Der Spiegel: Santiago transforms into “new cosmopolitan star”
The leading German daily lauds Chile’s art scene and marvels at the progress of the South American capital in the last 30 years.
Thursday, May 05, 2011
The New York Times ranked the city the top destination to visit in 2011.
By Daniel Sander
Published in Der Spiegel, April 14 2011
Santiago de Chile has reinvented itself since the dictatorship, from the most boring South American capital city to a pulsing cultural center. Today, it scores points with galleries, festivals, and top chefs. Take a journey to the new cosmopolitan star.
Someone visiting to Santiago 10 or 12 years ago would have felt a certain urge: leave as soon as possible. Pollution, bad food, quiet people behind closed doors, and nothing else.
Tourists rarely used to venture beyond Santiago airport before heading off to other exciting destinations like the Chilean coast, Patagonia and the Andes. Business people stayed in their hotels. Residents of other major South American cities like Rio de Janeiro, Buenos Aires and Lima asked with pity how a city of 6 million could be so boring.
Visiting Santiago today, you are more likely to wonder what to do first - the Chilean capital feels alive with energy. People linger in Barrio Bellavista, enjoying a coffee in the sunshine or a beer in the evening. Young couples lie kissing in the grass of Parque Forestal or on the slopes of the city’s hills such as Santa Lucia and San Cristobal.
In the uptown area of Vitacura, the top chefs are outdoing themselves with spectacular creations in order to satisfy the increase in appetite for gourmet cuisine.
Designer hotels are sprouting up next to the hostel chains. A few left-over colonial buildings sit comfortably in between skyscrapers. In the business district, builders are putting the first windows into the Gran Torre Costanera, soon to be the tallest building in Latin America.
On April 2 and 3, ten of thousands of fans attended the Lollapalooza festival, the first time the music festival left the States in its 20 year history. World names like Kanye West, Fatboy Slim, The Killers, and Jane’s Addiction headlined the Santiago event.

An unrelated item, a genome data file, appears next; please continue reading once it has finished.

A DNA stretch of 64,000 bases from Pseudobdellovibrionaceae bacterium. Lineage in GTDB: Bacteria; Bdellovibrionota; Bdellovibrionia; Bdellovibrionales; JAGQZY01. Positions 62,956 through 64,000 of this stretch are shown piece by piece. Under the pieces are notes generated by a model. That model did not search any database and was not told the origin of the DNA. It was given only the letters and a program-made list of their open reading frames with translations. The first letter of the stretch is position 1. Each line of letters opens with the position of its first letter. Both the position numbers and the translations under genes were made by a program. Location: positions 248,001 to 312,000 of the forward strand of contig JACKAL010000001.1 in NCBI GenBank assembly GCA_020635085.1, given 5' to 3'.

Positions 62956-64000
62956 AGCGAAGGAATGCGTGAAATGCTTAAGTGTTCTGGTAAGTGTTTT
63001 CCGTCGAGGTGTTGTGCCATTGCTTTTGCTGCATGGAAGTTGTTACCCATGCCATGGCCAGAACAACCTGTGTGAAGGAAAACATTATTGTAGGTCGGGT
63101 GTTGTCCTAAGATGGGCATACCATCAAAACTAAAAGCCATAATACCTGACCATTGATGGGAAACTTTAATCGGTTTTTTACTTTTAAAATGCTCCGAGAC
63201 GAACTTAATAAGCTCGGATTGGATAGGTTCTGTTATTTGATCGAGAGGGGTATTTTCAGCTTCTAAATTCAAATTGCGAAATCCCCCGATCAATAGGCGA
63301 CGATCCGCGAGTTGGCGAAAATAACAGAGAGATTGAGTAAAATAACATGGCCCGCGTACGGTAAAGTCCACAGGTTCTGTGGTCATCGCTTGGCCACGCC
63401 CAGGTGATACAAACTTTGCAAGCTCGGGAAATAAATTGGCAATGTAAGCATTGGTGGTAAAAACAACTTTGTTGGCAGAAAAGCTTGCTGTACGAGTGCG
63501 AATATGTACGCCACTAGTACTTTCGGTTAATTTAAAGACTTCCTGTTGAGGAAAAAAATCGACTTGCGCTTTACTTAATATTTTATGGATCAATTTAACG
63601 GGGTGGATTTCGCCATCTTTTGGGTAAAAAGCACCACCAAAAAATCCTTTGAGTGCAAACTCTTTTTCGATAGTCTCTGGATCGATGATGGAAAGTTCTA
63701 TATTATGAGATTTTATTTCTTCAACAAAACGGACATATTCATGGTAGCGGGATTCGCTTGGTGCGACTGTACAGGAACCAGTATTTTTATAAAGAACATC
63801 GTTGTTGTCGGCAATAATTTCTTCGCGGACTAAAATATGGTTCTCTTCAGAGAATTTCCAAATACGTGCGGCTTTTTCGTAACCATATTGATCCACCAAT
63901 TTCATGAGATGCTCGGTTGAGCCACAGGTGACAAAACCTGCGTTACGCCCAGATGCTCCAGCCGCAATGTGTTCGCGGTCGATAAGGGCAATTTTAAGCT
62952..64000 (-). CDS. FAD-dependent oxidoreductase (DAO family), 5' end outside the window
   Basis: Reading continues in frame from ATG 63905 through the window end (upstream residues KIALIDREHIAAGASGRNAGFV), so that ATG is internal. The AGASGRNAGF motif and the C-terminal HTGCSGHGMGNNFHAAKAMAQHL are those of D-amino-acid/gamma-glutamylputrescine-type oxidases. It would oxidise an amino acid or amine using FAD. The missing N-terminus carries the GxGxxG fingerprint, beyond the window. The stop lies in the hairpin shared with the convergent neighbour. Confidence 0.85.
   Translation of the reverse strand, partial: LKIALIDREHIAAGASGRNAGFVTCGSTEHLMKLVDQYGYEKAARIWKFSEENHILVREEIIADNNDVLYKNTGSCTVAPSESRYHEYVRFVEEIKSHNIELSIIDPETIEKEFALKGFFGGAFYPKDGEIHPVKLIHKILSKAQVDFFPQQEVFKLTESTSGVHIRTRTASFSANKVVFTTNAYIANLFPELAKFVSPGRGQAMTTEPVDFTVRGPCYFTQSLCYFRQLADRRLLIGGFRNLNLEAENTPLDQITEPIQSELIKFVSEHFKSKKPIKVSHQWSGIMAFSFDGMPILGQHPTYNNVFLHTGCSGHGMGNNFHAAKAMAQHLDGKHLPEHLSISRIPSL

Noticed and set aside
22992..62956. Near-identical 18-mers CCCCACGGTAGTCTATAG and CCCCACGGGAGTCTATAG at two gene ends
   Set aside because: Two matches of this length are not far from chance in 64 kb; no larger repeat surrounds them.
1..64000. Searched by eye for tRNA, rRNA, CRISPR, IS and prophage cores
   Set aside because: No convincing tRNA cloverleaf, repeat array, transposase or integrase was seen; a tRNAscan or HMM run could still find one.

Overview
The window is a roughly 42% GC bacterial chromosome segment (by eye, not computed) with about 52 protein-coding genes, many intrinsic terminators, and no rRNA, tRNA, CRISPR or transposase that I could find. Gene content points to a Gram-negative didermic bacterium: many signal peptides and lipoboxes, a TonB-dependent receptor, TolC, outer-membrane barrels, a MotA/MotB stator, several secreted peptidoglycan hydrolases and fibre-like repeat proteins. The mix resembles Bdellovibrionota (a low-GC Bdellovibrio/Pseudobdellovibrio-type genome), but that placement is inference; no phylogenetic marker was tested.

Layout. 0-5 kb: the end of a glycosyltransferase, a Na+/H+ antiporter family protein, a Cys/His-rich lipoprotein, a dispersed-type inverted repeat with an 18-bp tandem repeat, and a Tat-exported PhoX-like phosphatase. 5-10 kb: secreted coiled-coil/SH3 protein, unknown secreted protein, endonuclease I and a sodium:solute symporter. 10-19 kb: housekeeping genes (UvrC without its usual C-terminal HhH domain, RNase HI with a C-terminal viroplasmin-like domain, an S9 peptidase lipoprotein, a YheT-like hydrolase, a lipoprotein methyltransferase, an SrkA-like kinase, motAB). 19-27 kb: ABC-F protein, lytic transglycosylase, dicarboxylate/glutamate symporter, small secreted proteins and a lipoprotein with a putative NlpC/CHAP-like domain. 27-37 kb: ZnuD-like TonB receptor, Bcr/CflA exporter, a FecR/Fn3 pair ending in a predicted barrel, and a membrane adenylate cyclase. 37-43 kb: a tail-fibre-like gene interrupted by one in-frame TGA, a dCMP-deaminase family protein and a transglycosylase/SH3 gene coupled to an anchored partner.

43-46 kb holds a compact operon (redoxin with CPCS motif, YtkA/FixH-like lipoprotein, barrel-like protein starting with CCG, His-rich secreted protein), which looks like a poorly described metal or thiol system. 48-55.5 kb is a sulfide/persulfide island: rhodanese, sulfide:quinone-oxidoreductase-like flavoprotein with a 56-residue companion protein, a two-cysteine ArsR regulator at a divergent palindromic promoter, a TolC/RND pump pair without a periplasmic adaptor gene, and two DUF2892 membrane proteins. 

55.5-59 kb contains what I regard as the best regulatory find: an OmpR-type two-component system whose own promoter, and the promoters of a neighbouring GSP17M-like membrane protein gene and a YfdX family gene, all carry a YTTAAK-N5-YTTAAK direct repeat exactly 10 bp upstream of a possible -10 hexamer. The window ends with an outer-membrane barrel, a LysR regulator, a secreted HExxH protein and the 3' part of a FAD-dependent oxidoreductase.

All this has left a lasting impression: The New York Times ranked the city the top destination to visit in 2011. Rio de Janeiro, Buenos Aires and Lima have reason to be envious.
Desire for arts and culture
“It’s impressive how much Santiago has changed,” says Reinhard Maiworm, who has led the Goethe Institute - an institute promoting German culture - with his wife for the last five years. “When we arrived the culture of using outside space barely existed. Hardly any cafés put tables outside. But today, people sit outside everywhere, which just puts you in a good mood.”
When the couple arrived in Santiago after living in New York and Berlin, it took them a while to adjust to their new home. “When we arrived, our daughter cried and I almost did too,” said Judith Maiworm, who is expecting to be transferred to Havana, Cuba in July, while her husband will be leaving for Mexico City. “Today I am sad that we are leaving Santiago soon. The people have a desire for arts and culture that you rarely see elsewhere.”
This desire becomes evident in the steadily increasing number of galleries and museums. Alongside classic attractions like the Chilean national gallery Bellas Artes, new attractions are also luring in the masses. The Museo de la Memoria opened in January 2010, and commemorates the victims of human rights abuses during the military dictatorship of Augusto Pinochet from 1973 to 1990. Private museum Museo de la Moda has been housing a gigantic and increasing collection of clothes since 2007, and fills a six story building with exhibits and showrooms.
Santiago is now discovering its identity
Nowhere else in Santiago has art found such a comfortable home as within the first six months of the newly opened Centro Gabriela Mistral (GAM), accommodated in a history-rich building: between 1973 and 1982, it served as Pinochet’s main office, and after a 2006 fire it was restored in detail. It now houses a large audiovisual library, a new concert, and theater hall, as well as large amounts of exhibition space where, for example, the fall of Allende and the rise of Pinochet is documented.
“The city is just awakening, but it is because of its history” says Center Director, Alejandra Wood. “The military dictatorship -- which caused thousands of deaths and missing people -- was never really addressed, in comparison with the Argentinean dictatorship for example. There was a transition to democracy, but never a distinct step. Many artists that used to be persecuted have only slowly moved into the public eye and begun taking risks. The people are slowly getting used to how important culture is; Santiago is now discovering its identity.”
A collection of artists from many different fields is contributing to this cultural awakening, such as the rock band Lucybell, one of the most successful bands in Chile. “We are in a valley, surrounded by huge mountains , which means you can feel somewhat isolated ” said Lucybell bassist Eduardo Caces. “I think today, artists here have a new self-confidence, maybe even the people in general, so they say, ‘Why not make it especially nice on this isolated island?’”
Der Spiegel: Risen From Sadness, April 14, 2011. By Daniel Sander.